Date of Award


Document Type


Degree Name

Doctor of Philosophy (PhD)

Legacy Department

Electrical Engineering

Committee Chair/Advisor

Noneaker, Daniel L

Committee Member

Pursley , Michael B

Committee Member

Russell , Harlan B

Committee Member

Gao , Shuhong


Most digital signal processors contain one or more functional units with a single-instruction, multiple-data architecture that supports saturating fixed-point arithmetic with two or more options for the arithmetic precision. The processors designed for the highest performance contain many such functional units connected through an on-chip network. The selection of the arithmetic precision provides a trade-off between the task-level throughput and the quality of the output of many signal-processing algorithms, and utilization of the interconnection network during execution of the algorithm introduces a latency that can also limit the algorithm's throughput.
In this dissertation, we consider the turbo-decoding message-passing algorithm for iterative decoding of low-density parity-check codes and investigate its performance in parallel execution on a processor of interconnected functional units employing fast, low-precision fixed-point arithmetic. It is shown that the frequent occurrence of saturation when 8-bit signed arithmetic is used severely degrades the performance of the algorithm compared with decoding using higher-precision arithmetic. A technique of limiting the magnitude of certain intermediate variables of the algorithm, the extrinsic values, is proposed and shown to eliminate most occurrences of saturation, resulting in performance with 8-bit decoding nearly equal to that achieved with higher-precision decoding.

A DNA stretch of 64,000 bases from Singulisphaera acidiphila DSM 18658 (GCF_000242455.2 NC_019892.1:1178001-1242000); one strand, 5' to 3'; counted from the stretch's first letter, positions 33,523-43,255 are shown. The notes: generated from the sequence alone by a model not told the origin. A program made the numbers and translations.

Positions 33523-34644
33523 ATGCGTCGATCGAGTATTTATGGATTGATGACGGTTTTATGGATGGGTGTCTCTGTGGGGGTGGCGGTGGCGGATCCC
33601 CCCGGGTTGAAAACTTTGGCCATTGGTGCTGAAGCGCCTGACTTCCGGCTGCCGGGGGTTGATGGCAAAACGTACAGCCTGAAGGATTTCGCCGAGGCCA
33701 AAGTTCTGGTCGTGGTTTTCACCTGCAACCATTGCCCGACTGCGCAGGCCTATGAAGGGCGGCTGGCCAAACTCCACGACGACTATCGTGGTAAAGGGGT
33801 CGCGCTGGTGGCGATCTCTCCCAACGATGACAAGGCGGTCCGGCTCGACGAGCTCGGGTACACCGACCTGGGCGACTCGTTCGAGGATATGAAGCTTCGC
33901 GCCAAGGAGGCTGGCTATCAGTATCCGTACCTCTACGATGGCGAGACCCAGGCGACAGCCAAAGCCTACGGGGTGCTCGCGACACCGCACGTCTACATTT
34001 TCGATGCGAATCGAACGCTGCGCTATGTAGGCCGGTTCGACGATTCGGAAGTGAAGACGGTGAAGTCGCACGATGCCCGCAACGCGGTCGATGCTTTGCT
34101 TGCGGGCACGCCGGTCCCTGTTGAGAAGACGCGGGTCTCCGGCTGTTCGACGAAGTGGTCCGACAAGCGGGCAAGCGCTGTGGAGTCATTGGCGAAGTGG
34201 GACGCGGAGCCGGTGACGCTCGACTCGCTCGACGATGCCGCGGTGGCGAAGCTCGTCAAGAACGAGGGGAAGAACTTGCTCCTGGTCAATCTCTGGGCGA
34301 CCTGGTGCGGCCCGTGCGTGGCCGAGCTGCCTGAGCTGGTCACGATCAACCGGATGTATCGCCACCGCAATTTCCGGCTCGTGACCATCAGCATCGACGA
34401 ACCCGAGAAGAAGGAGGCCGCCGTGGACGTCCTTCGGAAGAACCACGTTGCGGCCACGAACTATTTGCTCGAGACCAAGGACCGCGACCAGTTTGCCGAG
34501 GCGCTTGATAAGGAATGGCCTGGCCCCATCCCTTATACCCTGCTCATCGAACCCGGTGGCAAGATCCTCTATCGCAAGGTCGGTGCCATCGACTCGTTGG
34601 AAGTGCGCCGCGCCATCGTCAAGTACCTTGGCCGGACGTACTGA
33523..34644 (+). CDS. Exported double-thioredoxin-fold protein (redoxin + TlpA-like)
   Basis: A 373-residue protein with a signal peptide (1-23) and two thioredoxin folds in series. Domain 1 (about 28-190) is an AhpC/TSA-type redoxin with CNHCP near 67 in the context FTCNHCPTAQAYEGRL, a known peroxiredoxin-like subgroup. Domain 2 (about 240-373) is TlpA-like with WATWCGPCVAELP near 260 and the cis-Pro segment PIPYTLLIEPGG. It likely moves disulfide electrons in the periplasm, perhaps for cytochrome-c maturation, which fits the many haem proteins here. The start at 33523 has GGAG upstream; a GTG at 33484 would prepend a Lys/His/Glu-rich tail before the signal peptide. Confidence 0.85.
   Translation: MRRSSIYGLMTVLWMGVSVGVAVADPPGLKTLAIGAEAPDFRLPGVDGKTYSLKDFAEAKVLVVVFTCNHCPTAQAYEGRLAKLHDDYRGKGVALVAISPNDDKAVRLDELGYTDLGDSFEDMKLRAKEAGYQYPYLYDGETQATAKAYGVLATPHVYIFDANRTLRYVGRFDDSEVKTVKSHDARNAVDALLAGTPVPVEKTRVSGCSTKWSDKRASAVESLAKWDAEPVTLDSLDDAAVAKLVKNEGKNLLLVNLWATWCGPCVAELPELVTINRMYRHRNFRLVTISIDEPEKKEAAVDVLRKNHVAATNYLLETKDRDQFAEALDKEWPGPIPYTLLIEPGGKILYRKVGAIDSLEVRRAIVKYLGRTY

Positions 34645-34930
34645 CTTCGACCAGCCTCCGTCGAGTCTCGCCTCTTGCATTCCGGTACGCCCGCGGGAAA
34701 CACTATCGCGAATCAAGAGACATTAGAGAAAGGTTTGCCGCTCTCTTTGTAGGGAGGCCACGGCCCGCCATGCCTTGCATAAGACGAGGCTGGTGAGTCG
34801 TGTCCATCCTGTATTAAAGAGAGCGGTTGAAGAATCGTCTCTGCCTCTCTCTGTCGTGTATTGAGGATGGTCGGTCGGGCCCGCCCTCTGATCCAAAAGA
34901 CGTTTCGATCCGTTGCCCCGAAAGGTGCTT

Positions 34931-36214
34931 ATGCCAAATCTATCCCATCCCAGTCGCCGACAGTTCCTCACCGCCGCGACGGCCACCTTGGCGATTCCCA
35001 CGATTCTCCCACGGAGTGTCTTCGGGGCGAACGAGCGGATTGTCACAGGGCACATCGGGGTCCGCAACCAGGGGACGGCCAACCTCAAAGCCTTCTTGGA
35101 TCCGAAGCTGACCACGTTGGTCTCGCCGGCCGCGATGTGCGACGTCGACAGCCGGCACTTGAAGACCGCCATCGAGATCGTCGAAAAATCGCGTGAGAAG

We show that the interconnection latency can have a significant detrimental effect of the throughput of the turbo-decoding message-passing algorithm, which is illustrated for a type of high-performance digital signal processor known as a stream processor. Two alternatives to the standard schedule of message-passing and parity-check operations are proposed for the algorithm. Both alternatives markedly reduce the interconnection latency, and both result in substantially greater throughput than the standard schedule with no increase in the probability of error.



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